Saskatchewan Polytechnic drives digital skills with rapid and agile delivery

By Dr. Larry Rosia, president and CEO

The adage that the only certainties in life are death and taxes is only partially true.

Today, let’s add another other certainty: The future of work is digital.

In every sector, from the C-suite to the shop floor, a digital component now exists. And while the COVID-19 pandemic may have disrupted how and where work is done, it is clear the pandemic accelerated a digital shift that was already well underway before many of us had heard of the novel coronavirus.

A new study using Microsoft data shows that two years’ worth of transformation occurred in just two months, with the further consequence that the pandemic has exacerbated gaps in digital skills across a range of sectors.

“Just as all office workers now communicate and document work with computers and software, nearly all future jobs will have digital elements,” said the study authors, echoing findings from the Organisation for Economic Co-operation and Development, International Labour Organization and many other global analysts on skills and jobs.

Since all jobs now have digital elements, it is imperative that workers have the digital skills to work at those jobs.

This is the gap that institutions like Saskatchewan Polytechnic are purpose-built to solve. Digital skills have become increasingly more important because this is what our industry and government stakeholders tell us they need.

For example, the Government of Saskatchewan’s Growth Plan calls for tripling the growth of Saskatchewan’s tech sector as it aims to promote the creation of 100,000 new jobs by 2030.

One sector where job growth is likely is agriculture and food production. Attracting ag tech companies to the province to develop emerging technologies to support and grow the sector is one way to create jobs.

Last year Economic Development Regina (EDR), Cultivator powered by Conexus, and a venture capital fund called Emmertech launched the AgTech Accelerator. Its goal is to elevate Saskatchewan’s and Regina’s roles as leaders in ag innovation.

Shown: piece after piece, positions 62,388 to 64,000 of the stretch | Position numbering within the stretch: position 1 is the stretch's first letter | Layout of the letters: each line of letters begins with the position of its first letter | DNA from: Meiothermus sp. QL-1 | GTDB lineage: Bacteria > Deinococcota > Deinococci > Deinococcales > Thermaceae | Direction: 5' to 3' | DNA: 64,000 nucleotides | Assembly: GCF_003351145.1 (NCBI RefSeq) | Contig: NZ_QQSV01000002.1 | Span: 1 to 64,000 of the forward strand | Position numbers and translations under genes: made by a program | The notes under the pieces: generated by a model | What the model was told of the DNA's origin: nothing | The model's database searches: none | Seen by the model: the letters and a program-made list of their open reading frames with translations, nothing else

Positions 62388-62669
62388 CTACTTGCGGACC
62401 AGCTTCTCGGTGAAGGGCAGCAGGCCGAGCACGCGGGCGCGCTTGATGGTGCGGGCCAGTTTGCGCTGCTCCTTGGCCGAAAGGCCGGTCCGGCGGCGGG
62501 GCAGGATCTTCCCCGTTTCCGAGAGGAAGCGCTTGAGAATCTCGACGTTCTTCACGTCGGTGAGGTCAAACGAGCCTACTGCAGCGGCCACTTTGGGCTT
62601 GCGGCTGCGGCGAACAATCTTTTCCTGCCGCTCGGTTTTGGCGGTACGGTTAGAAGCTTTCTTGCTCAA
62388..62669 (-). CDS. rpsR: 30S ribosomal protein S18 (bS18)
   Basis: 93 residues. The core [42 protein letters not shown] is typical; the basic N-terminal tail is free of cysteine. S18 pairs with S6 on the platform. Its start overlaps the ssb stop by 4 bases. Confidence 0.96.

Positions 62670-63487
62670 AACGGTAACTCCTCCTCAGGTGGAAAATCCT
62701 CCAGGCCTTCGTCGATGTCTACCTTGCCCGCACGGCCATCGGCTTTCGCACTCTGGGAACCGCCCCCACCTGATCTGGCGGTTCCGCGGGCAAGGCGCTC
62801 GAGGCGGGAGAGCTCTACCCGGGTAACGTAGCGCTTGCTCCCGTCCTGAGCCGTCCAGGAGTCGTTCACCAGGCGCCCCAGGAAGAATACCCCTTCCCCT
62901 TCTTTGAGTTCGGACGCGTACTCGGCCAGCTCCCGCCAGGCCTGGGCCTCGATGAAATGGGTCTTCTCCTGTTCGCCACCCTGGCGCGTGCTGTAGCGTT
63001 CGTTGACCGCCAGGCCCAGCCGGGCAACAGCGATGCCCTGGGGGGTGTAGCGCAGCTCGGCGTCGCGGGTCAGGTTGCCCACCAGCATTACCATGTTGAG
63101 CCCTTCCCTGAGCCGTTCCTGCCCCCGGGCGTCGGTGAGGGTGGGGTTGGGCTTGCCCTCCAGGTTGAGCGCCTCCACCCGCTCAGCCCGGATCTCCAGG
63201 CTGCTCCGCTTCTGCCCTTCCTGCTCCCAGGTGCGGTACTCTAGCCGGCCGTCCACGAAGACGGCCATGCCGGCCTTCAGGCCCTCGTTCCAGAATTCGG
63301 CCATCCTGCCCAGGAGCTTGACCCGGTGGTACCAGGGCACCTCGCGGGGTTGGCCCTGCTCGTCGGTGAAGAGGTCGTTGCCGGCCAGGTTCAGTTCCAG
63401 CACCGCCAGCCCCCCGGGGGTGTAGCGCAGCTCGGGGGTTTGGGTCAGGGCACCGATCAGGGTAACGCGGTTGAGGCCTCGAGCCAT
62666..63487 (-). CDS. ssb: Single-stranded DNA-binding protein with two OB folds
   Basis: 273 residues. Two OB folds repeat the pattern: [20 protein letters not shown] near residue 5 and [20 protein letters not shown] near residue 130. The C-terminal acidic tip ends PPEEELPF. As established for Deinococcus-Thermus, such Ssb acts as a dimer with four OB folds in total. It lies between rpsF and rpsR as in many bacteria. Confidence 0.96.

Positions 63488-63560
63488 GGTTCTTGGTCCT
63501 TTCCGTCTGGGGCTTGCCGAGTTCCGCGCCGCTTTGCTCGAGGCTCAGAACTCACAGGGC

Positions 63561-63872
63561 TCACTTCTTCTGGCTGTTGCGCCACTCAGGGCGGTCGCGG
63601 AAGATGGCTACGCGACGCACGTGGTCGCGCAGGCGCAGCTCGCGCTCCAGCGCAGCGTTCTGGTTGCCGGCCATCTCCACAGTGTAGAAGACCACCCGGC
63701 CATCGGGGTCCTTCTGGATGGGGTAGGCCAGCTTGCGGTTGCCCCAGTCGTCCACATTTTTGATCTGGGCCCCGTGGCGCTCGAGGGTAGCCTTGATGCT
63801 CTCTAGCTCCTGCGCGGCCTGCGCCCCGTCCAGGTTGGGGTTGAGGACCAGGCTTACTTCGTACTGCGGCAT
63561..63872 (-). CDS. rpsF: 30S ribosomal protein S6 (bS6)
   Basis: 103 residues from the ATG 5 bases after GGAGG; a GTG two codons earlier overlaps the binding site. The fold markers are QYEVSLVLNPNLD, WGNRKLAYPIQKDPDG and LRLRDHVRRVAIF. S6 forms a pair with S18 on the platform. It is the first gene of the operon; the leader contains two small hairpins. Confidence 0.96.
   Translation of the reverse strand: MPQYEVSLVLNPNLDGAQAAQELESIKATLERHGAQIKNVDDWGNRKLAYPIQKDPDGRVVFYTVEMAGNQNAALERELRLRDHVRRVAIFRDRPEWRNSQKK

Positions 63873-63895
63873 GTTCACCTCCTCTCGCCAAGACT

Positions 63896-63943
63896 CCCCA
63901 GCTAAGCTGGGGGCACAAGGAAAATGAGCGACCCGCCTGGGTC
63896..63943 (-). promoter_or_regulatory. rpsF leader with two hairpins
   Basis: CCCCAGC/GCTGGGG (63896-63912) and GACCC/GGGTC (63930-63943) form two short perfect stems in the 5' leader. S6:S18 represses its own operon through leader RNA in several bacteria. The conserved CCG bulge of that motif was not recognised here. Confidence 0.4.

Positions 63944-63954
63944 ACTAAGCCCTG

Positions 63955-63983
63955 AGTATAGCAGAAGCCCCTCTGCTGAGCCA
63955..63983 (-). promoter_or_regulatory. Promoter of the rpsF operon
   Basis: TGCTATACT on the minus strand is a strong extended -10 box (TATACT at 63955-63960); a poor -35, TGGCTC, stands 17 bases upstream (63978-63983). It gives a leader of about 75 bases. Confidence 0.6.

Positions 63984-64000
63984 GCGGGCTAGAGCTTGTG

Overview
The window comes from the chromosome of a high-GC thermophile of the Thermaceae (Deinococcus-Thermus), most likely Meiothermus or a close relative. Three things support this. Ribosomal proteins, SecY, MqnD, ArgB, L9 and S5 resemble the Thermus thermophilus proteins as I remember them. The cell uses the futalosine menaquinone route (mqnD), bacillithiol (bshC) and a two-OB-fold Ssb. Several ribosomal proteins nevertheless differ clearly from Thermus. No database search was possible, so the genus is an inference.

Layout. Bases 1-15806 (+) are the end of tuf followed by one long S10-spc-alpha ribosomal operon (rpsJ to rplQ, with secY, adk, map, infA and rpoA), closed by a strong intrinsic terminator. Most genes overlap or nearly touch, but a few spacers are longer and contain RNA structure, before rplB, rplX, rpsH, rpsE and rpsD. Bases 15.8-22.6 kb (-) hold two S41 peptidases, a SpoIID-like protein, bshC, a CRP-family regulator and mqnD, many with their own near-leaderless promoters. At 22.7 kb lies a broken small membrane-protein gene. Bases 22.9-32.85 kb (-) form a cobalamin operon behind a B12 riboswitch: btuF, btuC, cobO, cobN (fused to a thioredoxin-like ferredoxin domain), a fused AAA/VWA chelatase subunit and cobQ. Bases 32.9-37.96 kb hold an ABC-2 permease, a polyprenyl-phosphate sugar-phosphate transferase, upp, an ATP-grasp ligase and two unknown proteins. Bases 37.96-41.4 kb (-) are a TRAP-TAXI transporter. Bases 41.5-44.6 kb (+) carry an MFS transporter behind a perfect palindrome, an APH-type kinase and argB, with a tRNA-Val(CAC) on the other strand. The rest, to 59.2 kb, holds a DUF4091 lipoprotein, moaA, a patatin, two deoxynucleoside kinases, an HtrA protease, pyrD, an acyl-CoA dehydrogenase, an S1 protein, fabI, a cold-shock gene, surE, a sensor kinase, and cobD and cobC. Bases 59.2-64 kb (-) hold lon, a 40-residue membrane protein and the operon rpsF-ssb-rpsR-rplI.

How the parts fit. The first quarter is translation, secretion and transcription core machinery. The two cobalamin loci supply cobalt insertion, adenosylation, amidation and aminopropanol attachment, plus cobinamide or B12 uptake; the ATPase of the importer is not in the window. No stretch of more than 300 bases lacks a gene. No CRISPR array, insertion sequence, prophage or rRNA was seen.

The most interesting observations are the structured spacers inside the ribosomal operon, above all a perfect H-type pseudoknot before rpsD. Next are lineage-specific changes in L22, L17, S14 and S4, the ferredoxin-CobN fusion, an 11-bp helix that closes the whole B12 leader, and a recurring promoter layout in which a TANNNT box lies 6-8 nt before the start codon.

Saskatchewan Polytechnic joined the group as a post-secondary partner. Our Digital Integration Centre of Excellence (DICE), which assists businesses and entrepreneurs in commercializing new products and services using digital technology, is a great resource to ag tech start-ups. Just as important, the collaboration is expected to open opportunities for students to gain the digital skills they will need to work in the emerging (and potentially lucrative) field of ag tech.

While you might be thinking, this is great for full-time students and new entrants to the job market, but what about learners already deep into their careers and already part of the workforce?

This is where reskilling and upskilling with Surge micro-credentials, a new program offered by Saskatchewan Polytechnic, come in.

The advantages of micro-credentials are that they are inexpensive and can be completed quickly. Many Surge training opportunities cost $200 or less. Typically, micro-credentials can be completed in less than 15 hours.

Best of all, because they are developed in consultation with industry, Surge micro-credentials are relevant to today’s work world. It is not surprising the offerings have a digital focus.

Examples include digital communications, where the user learns the basics of managing his or her calendar, how to leverage Microsoft Teams as an effective tool, “netiquette” (online etiquette) and the “how-tos” of digital citizenship.

Another offering introduces the user to artificial intelligence and machine learning using Python, which is a program used by businesses worldwide to harvest insights from data to help users make informed decisions.

With Surge micro-credentials, users can pick up marketable skills in a fraction of the time it takes to complete a certificate or a degree. At the same time, employers can be assured their workers have the digital skills to keep their companies competitive.

While there can be no argument that the COVID-19 pandemic has been disruptive, it has not stopped the momentum of the Fourth Industrial Revolution.

Jobs are changing. The future of work is digital.

Are we prepared?

Published February 2022